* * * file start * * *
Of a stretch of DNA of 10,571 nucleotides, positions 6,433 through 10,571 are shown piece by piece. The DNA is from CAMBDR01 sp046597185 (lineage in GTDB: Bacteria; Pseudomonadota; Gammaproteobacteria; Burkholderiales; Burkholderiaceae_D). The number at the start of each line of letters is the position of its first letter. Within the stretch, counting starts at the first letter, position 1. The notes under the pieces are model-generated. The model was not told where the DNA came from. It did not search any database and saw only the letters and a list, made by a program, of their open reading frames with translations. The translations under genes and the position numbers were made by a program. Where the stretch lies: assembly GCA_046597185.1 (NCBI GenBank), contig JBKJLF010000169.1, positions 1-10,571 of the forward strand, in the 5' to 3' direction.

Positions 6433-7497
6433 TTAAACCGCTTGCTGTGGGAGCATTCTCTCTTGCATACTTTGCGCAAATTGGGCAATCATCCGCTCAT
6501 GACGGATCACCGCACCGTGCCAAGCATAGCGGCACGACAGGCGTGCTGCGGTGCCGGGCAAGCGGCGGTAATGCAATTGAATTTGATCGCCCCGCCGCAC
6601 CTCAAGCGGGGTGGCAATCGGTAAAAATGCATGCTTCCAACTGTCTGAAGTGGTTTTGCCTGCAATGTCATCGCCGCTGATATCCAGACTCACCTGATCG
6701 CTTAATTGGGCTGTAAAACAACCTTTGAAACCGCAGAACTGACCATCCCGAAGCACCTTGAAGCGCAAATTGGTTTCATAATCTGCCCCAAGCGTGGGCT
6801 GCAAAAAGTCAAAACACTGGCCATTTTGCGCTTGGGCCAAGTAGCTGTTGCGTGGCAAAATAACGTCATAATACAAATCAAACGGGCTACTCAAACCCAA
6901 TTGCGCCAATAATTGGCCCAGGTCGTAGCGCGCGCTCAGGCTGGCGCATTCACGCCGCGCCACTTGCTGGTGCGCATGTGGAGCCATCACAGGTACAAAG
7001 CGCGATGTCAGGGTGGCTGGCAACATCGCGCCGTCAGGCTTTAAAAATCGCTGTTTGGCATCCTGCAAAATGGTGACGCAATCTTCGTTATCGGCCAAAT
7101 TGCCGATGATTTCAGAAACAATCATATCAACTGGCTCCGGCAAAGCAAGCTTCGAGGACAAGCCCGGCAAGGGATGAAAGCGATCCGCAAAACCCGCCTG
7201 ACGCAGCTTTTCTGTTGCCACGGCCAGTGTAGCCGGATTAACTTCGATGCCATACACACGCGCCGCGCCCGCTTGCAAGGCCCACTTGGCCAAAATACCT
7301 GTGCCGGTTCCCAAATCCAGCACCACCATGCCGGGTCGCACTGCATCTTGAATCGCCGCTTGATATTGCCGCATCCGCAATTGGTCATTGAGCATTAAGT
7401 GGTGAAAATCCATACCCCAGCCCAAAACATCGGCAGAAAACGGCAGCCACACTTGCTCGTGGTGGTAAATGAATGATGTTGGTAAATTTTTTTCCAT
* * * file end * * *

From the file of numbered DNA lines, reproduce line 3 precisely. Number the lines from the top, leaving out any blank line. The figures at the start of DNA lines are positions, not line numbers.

6433 TTAAACCGCTTGCTGTGGGAGCATTCTCTCTTGCATACTTTGCGCAAATTGGGCAATCATCCGCTCAT